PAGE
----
Rep. Will Hurd (R) of Texas felt the sting of the Office of Personnel Management breach first hand. After all, the current chairman of the IT subcommittee on the House Committee on Oversight and Government reform is a former undercover CIA officer. His personal records – along with millions of other people's – are very likely in the hands of the hackers.
"The Chinese and the Russians know a whole lot about me from my days in the CIA," Representative Hurd told Passcode's Sara Sorcher and New America's Peter Singer in the latest Cybersecurity Podcast episode. "One of the things that was so egregious to me is that OPM never said, 'I'm sorry.' OPM never said, 'My bad.' That is what's outrageous."
"We still don't know: Has everybody who has been potentially implicated been notified?" Hurd continued. "One of the forms you use in the background investigations is 100 or so pages. If you had a security clearance and your neighbors were interviewed, your neighbors' Social Security Numbers and details were included. If you were married and let's say you got divorced, was that divorced spouse notified?"
Hurd is a rare breed in Congress: He also worked to defend the private sector from digital attacks as a cybersecurity professional. Now he has some key advice for other officials looking to clean up the OPM mess: "Encrypting data at rest. That's something very basic. The way this person got into this information is because the permissions this user was given were completely wrong," he said on the podcast. "I have a lot of people who come to the subcommittee and say, 'We need more money.' Well you don't always need more money to review the permissions of your users to make sure that you can't gain access to things you shouldn't get access to."
Chris Valasek, who made headlines this summer by demonstrating a live hack of a Jeep Cherokee with a Wired reporter in it – work that forced a recall of some 1.4 million Chrysler vehicles – also joined this podcast episode. Now a security lead at Uber’s advanced technologies center, Mr. Valasek talks about the line between drawing attention to cybersecurity issues and a dangerous stunt; how companies can make themselves available for "free quality assurance" hackers can provide; and security concerns within the Internet of Things.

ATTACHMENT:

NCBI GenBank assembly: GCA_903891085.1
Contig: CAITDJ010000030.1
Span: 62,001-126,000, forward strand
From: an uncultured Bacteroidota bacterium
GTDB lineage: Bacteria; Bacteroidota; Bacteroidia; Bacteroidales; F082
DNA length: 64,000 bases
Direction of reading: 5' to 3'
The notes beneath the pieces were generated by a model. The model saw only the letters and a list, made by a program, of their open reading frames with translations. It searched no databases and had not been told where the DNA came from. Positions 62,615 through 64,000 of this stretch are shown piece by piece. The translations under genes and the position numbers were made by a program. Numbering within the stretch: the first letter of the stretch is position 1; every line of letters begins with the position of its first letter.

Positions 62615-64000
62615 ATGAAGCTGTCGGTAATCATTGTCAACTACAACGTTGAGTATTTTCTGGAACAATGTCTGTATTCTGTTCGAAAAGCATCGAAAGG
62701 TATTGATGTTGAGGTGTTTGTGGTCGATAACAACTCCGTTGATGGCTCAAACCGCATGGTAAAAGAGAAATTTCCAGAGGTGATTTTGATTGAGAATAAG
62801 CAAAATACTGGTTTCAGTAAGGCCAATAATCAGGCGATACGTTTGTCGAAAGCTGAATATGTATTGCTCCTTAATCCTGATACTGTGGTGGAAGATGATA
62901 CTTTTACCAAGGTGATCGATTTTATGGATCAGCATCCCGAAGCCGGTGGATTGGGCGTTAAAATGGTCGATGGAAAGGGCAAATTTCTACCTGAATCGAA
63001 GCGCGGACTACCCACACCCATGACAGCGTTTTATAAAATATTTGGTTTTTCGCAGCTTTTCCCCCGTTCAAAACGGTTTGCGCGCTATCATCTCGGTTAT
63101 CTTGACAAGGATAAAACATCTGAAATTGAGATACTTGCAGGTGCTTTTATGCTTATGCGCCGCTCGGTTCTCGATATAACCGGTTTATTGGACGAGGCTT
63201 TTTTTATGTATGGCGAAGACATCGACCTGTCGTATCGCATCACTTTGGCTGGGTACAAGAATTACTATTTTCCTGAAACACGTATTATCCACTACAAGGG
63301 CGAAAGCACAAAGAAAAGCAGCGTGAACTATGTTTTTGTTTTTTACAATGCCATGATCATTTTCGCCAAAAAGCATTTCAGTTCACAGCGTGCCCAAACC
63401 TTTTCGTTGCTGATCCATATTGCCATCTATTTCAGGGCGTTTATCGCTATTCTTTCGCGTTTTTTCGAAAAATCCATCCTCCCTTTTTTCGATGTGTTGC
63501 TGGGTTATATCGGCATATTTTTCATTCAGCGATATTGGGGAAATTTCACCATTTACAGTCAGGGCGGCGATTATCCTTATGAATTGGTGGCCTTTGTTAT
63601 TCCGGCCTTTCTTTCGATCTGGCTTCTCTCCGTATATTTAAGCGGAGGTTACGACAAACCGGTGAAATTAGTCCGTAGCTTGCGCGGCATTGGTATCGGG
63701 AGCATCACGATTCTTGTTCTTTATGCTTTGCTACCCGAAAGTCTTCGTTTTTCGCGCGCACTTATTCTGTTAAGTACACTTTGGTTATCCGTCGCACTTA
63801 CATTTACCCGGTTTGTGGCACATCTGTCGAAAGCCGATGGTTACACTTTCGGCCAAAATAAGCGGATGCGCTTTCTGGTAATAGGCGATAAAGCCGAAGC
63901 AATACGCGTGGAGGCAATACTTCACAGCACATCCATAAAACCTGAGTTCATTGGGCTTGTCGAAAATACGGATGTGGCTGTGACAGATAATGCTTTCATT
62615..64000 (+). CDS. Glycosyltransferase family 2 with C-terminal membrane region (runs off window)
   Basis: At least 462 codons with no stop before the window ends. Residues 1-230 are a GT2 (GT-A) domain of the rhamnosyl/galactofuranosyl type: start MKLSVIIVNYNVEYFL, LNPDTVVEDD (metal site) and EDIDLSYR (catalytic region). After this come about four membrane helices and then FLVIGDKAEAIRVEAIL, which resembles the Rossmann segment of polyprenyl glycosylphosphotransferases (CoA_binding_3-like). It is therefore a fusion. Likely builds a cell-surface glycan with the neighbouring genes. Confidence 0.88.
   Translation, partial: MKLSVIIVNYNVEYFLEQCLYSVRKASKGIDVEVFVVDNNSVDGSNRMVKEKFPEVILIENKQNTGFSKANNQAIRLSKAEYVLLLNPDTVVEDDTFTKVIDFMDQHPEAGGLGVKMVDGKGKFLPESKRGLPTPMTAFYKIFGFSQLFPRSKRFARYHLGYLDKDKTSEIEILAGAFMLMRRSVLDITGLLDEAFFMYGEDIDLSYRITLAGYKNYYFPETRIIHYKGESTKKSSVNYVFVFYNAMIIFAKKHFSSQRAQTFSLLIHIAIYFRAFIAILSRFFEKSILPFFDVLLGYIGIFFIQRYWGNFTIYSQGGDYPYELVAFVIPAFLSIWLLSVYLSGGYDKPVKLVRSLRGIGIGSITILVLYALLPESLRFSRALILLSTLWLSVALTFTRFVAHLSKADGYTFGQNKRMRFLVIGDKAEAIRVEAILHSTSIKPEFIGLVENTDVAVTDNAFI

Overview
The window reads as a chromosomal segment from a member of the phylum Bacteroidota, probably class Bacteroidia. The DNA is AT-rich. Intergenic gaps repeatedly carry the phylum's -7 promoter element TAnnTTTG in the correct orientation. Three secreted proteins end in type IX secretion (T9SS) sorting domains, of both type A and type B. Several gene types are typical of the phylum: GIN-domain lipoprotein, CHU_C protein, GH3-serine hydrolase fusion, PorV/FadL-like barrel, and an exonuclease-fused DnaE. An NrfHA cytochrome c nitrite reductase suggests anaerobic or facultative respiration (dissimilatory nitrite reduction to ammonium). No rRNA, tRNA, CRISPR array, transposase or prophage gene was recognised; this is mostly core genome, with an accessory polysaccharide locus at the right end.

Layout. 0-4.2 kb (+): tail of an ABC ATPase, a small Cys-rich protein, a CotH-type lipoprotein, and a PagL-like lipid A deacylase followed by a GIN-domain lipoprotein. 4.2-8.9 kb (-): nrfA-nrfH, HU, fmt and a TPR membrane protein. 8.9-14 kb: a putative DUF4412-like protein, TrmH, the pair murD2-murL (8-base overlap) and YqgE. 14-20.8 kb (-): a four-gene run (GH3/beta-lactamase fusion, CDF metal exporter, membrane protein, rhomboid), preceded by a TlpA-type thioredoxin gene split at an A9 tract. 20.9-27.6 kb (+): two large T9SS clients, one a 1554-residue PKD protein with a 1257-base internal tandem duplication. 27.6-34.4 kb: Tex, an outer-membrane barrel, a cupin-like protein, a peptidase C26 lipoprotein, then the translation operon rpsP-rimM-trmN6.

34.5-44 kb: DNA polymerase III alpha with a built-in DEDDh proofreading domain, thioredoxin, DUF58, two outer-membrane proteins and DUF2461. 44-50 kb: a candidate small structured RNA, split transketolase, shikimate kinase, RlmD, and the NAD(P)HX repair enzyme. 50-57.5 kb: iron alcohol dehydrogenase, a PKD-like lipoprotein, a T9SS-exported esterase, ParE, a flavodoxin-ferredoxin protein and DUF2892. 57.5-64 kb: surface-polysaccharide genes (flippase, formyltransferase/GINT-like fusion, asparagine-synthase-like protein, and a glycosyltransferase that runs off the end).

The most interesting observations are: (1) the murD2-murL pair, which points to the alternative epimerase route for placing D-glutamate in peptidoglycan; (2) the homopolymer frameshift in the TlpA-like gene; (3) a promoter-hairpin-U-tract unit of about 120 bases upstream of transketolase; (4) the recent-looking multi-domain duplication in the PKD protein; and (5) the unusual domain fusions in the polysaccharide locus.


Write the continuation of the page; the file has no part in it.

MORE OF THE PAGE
The podcast is cohosted by Peter W. Singer, strategist at the New America think tank and author of "Cybersecurity and Cyberwar: What Everyone Needs to Know," and Sara Sorcher, deputy editor of The Christian Science Monitor's Passcode. The podcast is available for download on iTunes. You can find more information about the podcast on Passcode's long-form storytelling platform. Bookmark New America's SoundCloud page for new episodes or sign up for Passcode below.
In previous Cybersecurity Podcast episodes, the team interviewed leading privacy and cyberlaw expert Peter Swire about the half-life of secrets, surveillance and whether law enforcement was truly "going dark" in its pursuit of criminals and terrorists. Rick Howard, chief security officer for Palo Alto Networks and an Army veteran, joined the last podcast to weigh in on the line between spying for economic advantage and state secrets and whether companies should be able to strike back online to protect their interests.
They also interviewed Katie Moussouris, chief policy officer for HackerOne, about ways to incentivize hackers to report vulnerabilities they find, and the Brunswick Group's Siobhan Gorman about the "golden rules" companies should follow when disclosing they've been breached.
Singer and Sorcher spoke with Cory Doctorow – science fiction author, journalist, and coeditor of Boing Boing – about the lessons about cyber conflict that can be learned from science fiction, and Dan Kaufman, who at the time was head of the Defense Advanced Research Projects Agency's Information Innovation Office.
Previous episodes have also included guests such as Bruce Schneier, prolific author and chief technology officer at Resilient Systems; Nate Fick, the chief executive officer of Endgame, a venture-backed security intelligence software company; and Wired's Kim Zetter, author of "Countdown to Zero Day: Stuxnet and the Launch of the World's First Digital Weapon.
The team also interviewed Alex Stamos, who at the time was Yahoo's chief information security officer, and Heather West of Internet performance and security company CloudFlare.
Lt. Gen. Edward Cardon, the Army's top cyber commander, and Shane Harris, reporter at The Daily Beast and author of '@War, The Rise of the Military-Internet Complex,' joined for the first episode.